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John J. Puccio
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Maestro Harnoncourt starts off the program with Mozart's little March No. 1 in D Major, K.335, a brief but energetic piece that serves as an appropriate curtain-raiser for the album. Given Harnoncourt's years (b. 1929) he leads a sprightly performance. There appears to be no slowing down with age for him, for good or for bad depending on your point of view about such things. Moreover, even though the band itself must have turned over many times, they sound as attentive as ever. Maybe more so, as they appear more spry as the decades pass.
Next, we get Mozart's Serenade for Orchestra No. 9 in D Major, K. 320, also called the "Posthorn Serenade." It consists of seven movements: an Adagio, a Minuetto, an Andantino, a Rondeau, an Andante, another Minuetto, and a Finale. Mozart wrote the piece in 1779, and it got its nickname from the use of a post horn in the second minuet, the piece also featuring an oboe, flute, and flautino prominently.
I mentioned earlier that Harnoncourt leads a lively performance of the march, and he does likewise in the "Posthorn." Understand, however, that I'm not necessarily referring to ultrafast tempos. Indeed, Harnoncourt takes things at an easy, listenable pace most of the time, never leaving one breathless as some period performances can. Instead, the conductor seems intent on drawing out all the melodic lines as well as emphasizing the rhythms in as cozy a manner as possible, even though he can attack the contrasts with vigor. The result I might better describe as being alive, perhaps not the most exciting reading you'll ever hear, but one that's entertaining, with an ever-so-slightly darker tone as well.
Finally, we get the center attraction, the Symphony No. 35 in D major, K. 385 (or the "Haffner" Symphony because a prominent Salzburg family, the Haffners, commissioned it). Mozart wrote the work in 1782, taking much of the material from an earlier piece he had written for the Haffner family, the equally famous "Haffner" Serenade.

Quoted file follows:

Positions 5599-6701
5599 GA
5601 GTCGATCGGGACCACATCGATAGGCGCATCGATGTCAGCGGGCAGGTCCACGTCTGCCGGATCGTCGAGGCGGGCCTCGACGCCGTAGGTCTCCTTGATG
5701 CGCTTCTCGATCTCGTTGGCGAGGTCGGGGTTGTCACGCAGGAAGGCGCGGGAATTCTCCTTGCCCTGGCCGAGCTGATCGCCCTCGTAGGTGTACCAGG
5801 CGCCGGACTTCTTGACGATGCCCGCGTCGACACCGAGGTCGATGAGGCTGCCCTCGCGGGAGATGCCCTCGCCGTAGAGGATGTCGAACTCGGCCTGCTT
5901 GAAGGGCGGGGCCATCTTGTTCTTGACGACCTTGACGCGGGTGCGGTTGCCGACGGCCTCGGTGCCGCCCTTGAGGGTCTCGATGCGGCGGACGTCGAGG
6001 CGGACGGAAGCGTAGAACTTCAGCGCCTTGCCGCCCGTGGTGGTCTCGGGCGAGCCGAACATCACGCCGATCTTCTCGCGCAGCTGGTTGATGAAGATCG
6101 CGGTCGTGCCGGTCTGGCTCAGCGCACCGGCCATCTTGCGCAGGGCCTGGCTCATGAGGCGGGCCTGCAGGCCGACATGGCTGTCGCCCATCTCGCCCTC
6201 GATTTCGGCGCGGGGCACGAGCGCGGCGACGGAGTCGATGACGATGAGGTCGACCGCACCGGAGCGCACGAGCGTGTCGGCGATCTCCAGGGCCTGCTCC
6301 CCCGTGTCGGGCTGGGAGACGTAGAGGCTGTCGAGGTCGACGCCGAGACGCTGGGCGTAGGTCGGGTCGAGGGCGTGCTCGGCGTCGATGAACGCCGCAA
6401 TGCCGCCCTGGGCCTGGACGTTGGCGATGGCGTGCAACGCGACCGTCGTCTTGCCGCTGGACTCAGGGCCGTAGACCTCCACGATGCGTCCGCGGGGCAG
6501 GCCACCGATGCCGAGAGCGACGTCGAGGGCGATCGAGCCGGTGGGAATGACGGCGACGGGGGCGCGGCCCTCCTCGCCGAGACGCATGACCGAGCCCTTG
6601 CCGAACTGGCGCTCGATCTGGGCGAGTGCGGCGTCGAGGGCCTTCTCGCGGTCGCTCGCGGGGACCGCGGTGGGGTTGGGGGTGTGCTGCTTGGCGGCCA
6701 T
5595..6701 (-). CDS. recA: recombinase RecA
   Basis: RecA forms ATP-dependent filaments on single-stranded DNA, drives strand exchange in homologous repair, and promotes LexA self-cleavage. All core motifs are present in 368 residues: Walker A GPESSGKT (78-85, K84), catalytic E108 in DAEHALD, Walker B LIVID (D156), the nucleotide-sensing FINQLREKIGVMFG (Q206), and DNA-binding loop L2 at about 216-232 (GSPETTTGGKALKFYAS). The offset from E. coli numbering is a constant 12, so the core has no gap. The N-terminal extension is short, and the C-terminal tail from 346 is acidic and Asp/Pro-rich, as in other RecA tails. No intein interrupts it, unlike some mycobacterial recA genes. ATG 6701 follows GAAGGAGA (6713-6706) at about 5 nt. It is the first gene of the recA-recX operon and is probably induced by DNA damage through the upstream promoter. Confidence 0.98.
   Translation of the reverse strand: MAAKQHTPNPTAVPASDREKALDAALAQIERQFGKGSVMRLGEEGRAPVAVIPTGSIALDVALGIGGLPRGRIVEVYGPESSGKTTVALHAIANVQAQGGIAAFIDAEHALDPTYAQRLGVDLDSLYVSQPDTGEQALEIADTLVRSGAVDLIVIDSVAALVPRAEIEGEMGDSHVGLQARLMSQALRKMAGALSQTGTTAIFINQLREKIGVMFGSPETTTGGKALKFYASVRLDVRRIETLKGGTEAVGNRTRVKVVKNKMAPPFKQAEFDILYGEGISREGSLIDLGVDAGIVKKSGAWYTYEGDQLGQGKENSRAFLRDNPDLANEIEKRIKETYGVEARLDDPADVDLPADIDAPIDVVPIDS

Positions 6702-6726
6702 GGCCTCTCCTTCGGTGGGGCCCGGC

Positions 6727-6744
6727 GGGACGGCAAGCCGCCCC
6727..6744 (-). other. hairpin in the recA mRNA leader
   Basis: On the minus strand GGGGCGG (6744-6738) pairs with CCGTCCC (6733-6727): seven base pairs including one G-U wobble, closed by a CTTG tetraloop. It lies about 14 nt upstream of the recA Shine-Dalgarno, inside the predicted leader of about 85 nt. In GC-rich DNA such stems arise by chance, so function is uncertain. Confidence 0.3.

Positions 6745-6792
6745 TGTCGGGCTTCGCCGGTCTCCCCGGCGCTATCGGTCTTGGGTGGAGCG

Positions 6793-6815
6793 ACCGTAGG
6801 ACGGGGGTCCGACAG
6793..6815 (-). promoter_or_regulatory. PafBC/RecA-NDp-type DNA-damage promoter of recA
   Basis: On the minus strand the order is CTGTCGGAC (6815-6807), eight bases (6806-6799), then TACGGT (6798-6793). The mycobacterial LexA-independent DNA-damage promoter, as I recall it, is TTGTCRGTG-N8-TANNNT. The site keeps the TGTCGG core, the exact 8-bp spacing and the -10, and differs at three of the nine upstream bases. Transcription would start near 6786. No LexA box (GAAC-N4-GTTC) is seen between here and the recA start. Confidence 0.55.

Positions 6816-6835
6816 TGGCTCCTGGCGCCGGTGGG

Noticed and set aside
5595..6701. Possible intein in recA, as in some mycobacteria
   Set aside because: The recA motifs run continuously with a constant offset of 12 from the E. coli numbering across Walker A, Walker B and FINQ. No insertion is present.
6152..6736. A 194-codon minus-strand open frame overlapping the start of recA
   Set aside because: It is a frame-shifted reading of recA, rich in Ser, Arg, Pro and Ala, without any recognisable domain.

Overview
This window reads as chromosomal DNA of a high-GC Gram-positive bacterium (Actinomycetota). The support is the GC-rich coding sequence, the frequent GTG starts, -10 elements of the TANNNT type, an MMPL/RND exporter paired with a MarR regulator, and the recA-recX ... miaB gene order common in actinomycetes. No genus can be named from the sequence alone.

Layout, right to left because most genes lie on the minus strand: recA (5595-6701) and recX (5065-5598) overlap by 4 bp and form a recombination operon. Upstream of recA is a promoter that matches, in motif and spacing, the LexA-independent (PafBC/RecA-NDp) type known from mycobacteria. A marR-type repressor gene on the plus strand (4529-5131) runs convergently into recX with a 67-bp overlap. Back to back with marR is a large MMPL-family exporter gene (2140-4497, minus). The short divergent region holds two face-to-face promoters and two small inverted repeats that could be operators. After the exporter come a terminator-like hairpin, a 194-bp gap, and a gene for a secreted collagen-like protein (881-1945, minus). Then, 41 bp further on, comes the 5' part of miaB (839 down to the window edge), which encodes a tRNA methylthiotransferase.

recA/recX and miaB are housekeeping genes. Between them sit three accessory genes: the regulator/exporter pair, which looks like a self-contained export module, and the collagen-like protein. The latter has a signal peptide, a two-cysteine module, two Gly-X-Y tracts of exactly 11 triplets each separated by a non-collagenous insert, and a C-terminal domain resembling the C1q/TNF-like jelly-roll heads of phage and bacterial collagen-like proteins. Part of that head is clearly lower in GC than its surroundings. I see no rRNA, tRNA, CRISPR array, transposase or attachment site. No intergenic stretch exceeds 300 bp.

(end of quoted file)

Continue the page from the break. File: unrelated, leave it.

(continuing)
Mozart wrote of the Haffner Symphony that "The first Allegro must be really fiery, the last as fast as possible." Here, Harnoncourt follows the composer's instructions well enough, although he varies the tempo internally so much that it never sounds as frenetic as it sometimes can. Harnoncourt produces undoubted thrills without resorting to a completely all-out attack on our sensibilities.
The succeeding Andante is as gracefully lyrical as Harnoncourt can make it without slowing it down to a crawl. The movement has a lovely lilt to it, a sweet dance-like quality that quickly and easily pleases the ear, and it's probably the highlight of the Harnoncourt program.
The conductor gets the Minuetto off to an appropriately forceful start before settling down to its more tranquil main theme, at which point it's reasonably lovely. Thankfully, Harnoncourt doesn't take the finale "as fast as possible," which would simply leave one panting for breath and destroy the score's musical integrity in the progress, so he compromises a tad, still providing plenty of vigorous momentum while slowing down enough to let the music breathe a little.
Of course, the bottom line for any new recording of an old warhorse is whether it's worth buying yet version of something one already has. I mean, given that practically every major conductor of the past sixty years has recorded the Haffner Symphony and the Posthorn Serenade in stereo, the competition is great. However, when you consider the number of period-instruments recordings there are of these works, the field becomes considerably smaller. Then when you consider the experience and authority Nikolaus Harnoncourt and his players bring to the works, maybe the recording is at least deserving of a listen.
The disc's sound is moderately close but without much edginess, harshness, or bright forwardness. In fact, it's pleasingly warm and mildly resonant, yet with a reasonably good degree of detail, too, a strong transient response, and a modest orchestral depth. It may not be absolute top-drawer audiophile sound but it is comfortable and revealing all the same.
John J. Puccio